Machinedesign 2036 Tunnel Vision1000 0 0

Fun With Fundamentals: Problem 240

Oct. 1, 2000
You might have to dig yourself out of a hole to solve this problem.

Problem 240: Tunnel vision

The Digwell Design Firm’s biggest job ever involved tunneling beneath the city and developing underground urbanization. The “downtown” designs included plans for Crystal Caves Condominiums, the Down Under Delicatessen, the Underdog Saloon, and a play-off-the-walls golf course.

Finagel J. Wurme was the low engineer on the totem pole for this ambitious subterranean project. As though being a mere drone weren’t enough, the crew relentlessly teased Wurme because of his small stature. He was bestowed nicknames like “Low-tech” and “Inch Worm.” But, Wurme eventually got his digs in.

The crew had to put in the basic infrastructure, including pedestrian ways through tunnels with a 9-ft diameter. The plans called for platform floors measuring 8 ft wide and 6 in. thick.

When running blueprints for the tunnels to the firm’s headquarters, Wurme seized an opportunity. He changed the platform width from 8 to 8.5 ft. When the tunnels and platforms were built to his specs, Wurme could clear the ceiling with two inches to spare while walking down the center of the platform. The taller senior engineers, though, had to hunch over to get through. Wurme chuckled as his managers ducked in the illspeced tunnels the duration of their three-year contract.

How many inches tall (or short, depending on how you look at it) is Finagel?

Solution to problem 239, September, 2000: Bombs away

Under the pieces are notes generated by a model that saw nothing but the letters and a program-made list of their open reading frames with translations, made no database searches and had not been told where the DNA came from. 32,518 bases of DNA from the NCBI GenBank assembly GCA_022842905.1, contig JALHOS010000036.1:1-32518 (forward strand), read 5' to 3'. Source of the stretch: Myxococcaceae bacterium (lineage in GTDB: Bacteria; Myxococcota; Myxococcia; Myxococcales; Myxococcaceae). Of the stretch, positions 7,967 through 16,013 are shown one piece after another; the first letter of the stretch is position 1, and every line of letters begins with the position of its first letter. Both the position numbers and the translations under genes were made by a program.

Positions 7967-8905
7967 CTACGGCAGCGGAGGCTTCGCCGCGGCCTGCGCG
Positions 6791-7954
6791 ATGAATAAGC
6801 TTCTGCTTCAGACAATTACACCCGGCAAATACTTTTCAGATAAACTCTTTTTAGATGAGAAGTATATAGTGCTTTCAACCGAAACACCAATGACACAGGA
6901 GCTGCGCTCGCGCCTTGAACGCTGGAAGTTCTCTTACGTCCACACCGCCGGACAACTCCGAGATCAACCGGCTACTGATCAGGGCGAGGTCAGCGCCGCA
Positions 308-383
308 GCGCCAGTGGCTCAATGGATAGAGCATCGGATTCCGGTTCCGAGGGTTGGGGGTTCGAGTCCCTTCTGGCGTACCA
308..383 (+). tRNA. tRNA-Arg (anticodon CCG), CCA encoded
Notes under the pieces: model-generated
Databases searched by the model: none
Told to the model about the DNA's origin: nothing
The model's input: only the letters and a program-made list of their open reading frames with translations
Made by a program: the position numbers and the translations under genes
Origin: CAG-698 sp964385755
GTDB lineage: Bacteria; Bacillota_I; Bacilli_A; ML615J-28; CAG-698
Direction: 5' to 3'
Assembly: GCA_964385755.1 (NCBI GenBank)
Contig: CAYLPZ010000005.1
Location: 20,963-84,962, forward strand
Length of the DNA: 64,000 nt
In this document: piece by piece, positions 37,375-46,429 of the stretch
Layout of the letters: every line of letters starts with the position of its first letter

Winners Circle

Fun problem 238:
Math Quiz
August, 2000
Total entries: 309 Number correct: 308 (>99%)
Winner: Al Siddall, Aiken, S.C. Al’s prize: Maple 6, a fully integrated analytical computation system.
Maple 6 combines the intelligence of Waterloo Maple’s symbolic computation algorithms with the reliability, accuracy, and power of the NAG numerical solver. Its math engine lets you define, solve, modify, optimize, and explore the mathematics or data in technical projects. This includes modeling and simulation, theoretical analysis, engineering design, and scientific application development.

Puzzle Us

Get your creative juices flowing and send us your original problems and solutions. If we publish yours, you’ll win a prize. Eric Muetz of Lawrence, Kans. wins a WD-40 prize pack for contributing this month’s problem. Enter your favorite WD-40 use in the Search for 2000 Uses contest.

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Fun with Fundamentals: Problem 239

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